Semi-Happily Ever After!

 A new book reveals some surprising changes in American marriages 

By Susan Toepfer •
Marriage Confidential Book Cover

In Marriage Confidential (Harper), Pamela Haag, PhD, takes a fresh look at the state of our legal unions. “We have more marriage freedom, choice and latitude than ever before,” Haag writes, and yet many of us end up feeling “melancholy” or only “semi-happy” in our marriages. Hoping to “jog our thinking out of the familiar rut of Divorce or Sticking It Out,” she identifies nearly 20 new types of 21st-century bonds, including the following:

1. Screen Saver Marriage
Perhaps the most common type of union Haag discovered, this one features spouses who are half alert and half asleep—in other words, happy enough and habituated to each other.

2. Happily Down-Mobile
Ditching the American dream of acquisition, these couples marry, combine incomes, then dump the big jobs and big houses. What they win: simpler lives and more leisure.

3. The New Monogamists
Constituting what Haag believes may be as many as 20 percent of modern spouses, these are cheaters who consider themselves ethical. In their version of commitment—“ethical non-­monogamy” or “free love 2.0”—they are emotionally true to one person while feeling free to seek out sexual affairs.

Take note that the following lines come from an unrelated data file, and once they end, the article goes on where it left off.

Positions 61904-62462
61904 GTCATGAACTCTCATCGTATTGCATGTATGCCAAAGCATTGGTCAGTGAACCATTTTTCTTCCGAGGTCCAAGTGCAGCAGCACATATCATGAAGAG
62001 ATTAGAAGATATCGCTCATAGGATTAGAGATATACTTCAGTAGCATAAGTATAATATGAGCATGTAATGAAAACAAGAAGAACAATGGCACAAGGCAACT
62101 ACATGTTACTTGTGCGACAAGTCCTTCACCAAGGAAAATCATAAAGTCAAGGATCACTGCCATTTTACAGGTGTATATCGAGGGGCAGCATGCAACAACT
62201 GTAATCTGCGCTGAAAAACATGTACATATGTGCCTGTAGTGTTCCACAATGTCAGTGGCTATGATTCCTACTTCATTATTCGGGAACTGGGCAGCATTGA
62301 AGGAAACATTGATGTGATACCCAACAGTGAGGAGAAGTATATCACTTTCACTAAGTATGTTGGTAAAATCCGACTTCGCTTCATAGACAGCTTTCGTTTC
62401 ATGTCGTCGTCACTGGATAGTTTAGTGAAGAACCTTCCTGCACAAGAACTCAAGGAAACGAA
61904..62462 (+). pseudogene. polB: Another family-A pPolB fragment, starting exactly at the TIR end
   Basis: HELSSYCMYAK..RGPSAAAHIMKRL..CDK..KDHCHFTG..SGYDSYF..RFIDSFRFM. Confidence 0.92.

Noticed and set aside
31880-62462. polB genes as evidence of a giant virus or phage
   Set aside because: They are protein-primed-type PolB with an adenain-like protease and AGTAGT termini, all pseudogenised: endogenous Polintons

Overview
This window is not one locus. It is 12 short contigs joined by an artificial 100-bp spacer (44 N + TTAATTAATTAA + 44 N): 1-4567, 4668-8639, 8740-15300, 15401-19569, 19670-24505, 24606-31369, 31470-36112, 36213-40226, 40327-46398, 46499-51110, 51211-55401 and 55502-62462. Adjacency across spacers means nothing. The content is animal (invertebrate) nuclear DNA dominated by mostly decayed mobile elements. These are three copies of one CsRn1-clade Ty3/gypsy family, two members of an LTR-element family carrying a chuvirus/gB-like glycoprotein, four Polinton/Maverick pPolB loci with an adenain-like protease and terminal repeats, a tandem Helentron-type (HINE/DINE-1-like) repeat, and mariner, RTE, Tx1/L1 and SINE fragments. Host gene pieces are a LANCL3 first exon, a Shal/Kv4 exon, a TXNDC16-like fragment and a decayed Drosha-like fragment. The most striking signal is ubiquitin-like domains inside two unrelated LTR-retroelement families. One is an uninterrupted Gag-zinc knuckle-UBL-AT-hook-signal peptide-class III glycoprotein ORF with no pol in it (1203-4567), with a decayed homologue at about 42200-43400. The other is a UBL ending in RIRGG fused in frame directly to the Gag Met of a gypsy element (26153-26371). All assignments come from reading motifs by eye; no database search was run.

First Published May 24, 2011

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Joy Davidson05.26.2011

I'm unclear whether item #3 paraphrases Haag or is a figment of Toepfer's imagination. In any case, someone takes a shockingly glib and misinformed approach to the subject of "ethical non-monogamy" or what is often referred to as "polyamory." To suggest that these are forms of cheating is to reveal one's ignorance. In fact, what makes non-monogamy "ethical" is the very fact that it is founded upon precise agreements between two consenting, aware adults. This is the antithesis of "cheating." Cheating is, by definition, a betrayal of an agreement--in this case, one that requires sexual and romantic exclusivity. However, if partners do not make such an agreement, and if they, instead, make and abide by the terms of a different agreement, then they are being true to their contract and to each other. Again, hardly "cheating."
You might find it interesting to know that most consensually non-monogamous couples fashion agreements that stipulate the conditions and circumstances under which relationships with others are acceptable. Those agreements are often quite detailed and to various degrees, limiting. They are hardly expressions of "free love 2.0!" ,
Please, if you are going to present modern marital options, at least educate yourself on the subject rather than perpetuate stereotypes and inaccuracies.

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